A battle over breasts
Friday, November 20, 2009; 9:55 AM
I have never seen a government health-care finding get shouted down as loudly or vociferously as this strange recommendation on mammograms.
Almost in unison, journalists, politicians and ultimately White House officials reacted to the advice that women in their 40s no longer seek breast cancer screening with this question: What were they thinking? (And I'm cleaning it up.)
I understand that there's a serious scientific debate over the positive and negative aspects of mammography, and the don't-worry-be-happy-till-you're-50 finding of the U.S. Preventive Services Task Force grows out of such research. But that brings us to the essential problem with such studies.
In the broad sphere of health care, it may well be that some tests produce minimal returns -- and, worse, might lead to unnecessary surgery, as the task force noted.
But what if the patient involved is your mother, your sister, your daughter? Wouldn't you want her to have the cancer screening? Wouldn't you rather she have the information? What if a mammogram could have saved her life?
The questions answer themselves. Experts can spout off -- and influence insurance company practices -- but in the end it's a very personal decision. The situation is not unlike the debate surrounding prostate cancer and whether regular testing is desirable or potentially harmful. And Friday's recommendation by a medical group that young women wait until 21 to get their first Pap smear has just added to the confusion.
For women, of course, this is not some abstract debate. I've been struck by the highly personal tone some commentators are taking. But it's hardly surprising. If you've had breast cancer, or are worried about getting breast cancer, it's not like writing about Medicare reimbursement rates. You're talking about a clear and present danger.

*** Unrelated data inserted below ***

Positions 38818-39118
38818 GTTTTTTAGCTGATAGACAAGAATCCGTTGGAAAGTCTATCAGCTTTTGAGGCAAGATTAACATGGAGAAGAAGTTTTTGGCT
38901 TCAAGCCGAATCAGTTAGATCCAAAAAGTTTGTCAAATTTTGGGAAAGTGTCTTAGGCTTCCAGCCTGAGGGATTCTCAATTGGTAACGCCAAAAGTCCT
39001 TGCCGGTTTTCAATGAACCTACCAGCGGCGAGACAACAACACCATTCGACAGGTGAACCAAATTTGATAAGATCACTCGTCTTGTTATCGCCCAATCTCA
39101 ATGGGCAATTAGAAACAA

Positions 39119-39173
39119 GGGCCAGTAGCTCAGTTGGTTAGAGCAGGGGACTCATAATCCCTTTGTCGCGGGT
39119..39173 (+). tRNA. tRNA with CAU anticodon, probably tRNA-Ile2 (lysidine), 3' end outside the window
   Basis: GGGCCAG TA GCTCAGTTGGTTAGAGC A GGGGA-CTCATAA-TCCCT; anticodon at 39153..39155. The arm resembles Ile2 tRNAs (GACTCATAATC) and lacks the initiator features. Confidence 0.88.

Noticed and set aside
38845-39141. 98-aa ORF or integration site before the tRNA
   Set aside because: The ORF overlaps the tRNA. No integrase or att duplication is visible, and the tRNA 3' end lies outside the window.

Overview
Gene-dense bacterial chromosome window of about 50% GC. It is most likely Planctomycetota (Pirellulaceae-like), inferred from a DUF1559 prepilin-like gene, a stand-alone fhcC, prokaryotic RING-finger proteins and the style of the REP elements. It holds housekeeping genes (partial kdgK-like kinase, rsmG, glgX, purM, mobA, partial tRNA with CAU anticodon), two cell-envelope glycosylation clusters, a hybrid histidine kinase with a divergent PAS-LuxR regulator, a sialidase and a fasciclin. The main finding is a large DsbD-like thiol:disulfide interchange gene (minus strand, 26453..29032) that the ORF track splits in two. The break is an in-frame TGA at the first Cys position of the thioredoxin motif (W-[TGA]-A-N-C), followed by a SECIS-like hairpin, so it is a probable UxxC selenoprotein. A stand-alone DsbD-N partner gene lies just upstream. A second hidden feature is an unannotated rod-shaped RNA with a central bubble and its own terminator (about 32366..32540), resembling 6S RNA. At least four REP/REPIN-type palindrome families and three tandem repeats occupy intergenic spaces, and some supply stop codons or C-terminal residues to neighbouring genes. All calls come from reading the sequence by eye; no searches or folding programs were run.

Little wonder, then, that Kathleen Sebelius wasted no time making the media rounds. The Obama team already had to grapple with the phony "death panels" charge over the summer. No way it wants to be blamed for the actual deaths of women who pass up lifesaving tests.
NYT: "The Obama administration distanced itself Wednesday from new standards on breast cancer screening that were recommended this week by a federally appointed task force, saying government insurance programs would continue to cover routine mammograms for women starting at age 40. . . . Administration officials also fired back against Republicans who argued that the recommendations illustrated the dangers of an expanded government role in medical decision making."
WP: "A top federal health official said Wednesday that the controversial new guidelines for breast cancer screening do not represent government policy, as the Obama administration sought to keep the debate over mammograms from undermining the prospects for health-care reform. . . . While hailed by many patient advocates and breast cancer experts, the new guidelines have been harshly criticized by the American Cancer Society, the American College of Radiology and others, including some members of Congress."
But it is the personal voices that are truly absorbing. Time's Karen Tumulty pronounced herself "flummoxed by this report. I think it proves that even scientists can be pinheads. My issue is not with their recommendations on when and how often women should get mammograms. That seems worthy of debate. What I don't get is their finding that women should not even do self-examinations. And why? Because if we find a lump, it might make us worried. . . .
"That got me thinking a bit about my own history, which on one level might seem to vindicate these findings. I'm a cancer survivor; it has been almost 22 years since I was diagnosed with thyroid cancer, which required surgical removal of my thyroid, followed by two years of radioactive iodine. I was lucky, especially given the fact that the lump in my thyroid had been there for eight years, misdiagnosed as benign.